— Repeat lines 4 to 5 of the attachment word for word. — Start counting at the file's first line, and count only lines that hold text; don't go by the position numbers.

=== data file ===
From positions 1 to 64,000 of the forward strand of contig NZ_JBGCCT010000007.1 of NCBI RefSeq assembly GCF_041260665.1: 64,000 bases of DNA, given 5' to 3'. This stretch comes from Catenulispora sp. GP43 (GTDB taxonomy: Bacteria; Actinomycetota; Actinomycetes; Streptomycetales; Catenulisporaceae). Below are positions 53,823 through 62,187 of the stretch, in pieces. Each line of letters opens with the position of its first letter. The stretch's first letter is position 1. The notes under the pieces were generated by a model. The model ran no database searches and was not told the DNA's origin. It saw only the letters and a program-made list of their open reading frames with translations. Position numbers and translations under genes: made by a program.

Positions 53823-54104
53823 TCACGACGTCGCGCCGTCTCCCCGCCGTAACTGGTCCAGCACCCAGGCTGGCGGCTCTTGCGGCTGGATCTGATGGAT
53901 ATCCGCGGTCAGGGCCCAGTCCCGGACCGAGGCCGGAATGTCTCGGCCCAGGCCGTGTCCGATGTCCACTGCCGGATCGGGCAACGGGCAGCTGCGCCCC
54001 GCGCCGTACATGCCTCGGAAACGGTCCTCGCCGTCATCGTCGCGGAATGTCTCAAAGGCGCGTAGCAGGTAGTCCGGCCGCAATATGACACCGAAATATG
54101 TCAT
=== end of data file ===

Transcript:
53901 ATCCGCGGTCAGGGCCCAGTCCCGGACCGAGGCCGGAATGTCTCGGCCCAGGCCGTGTCCGATGTCCACTGCCGGATCGGGCAACGGGCAGCTGCGCCCC
54001 GCGCCGTACATGCCTCGGAAACGGTCCTCGCCGTCATCGTCGCGGAATGTCTCAAAGGCGCGTAGCAGGTAGTCCGGCCGCAATATGACACCGAAATATG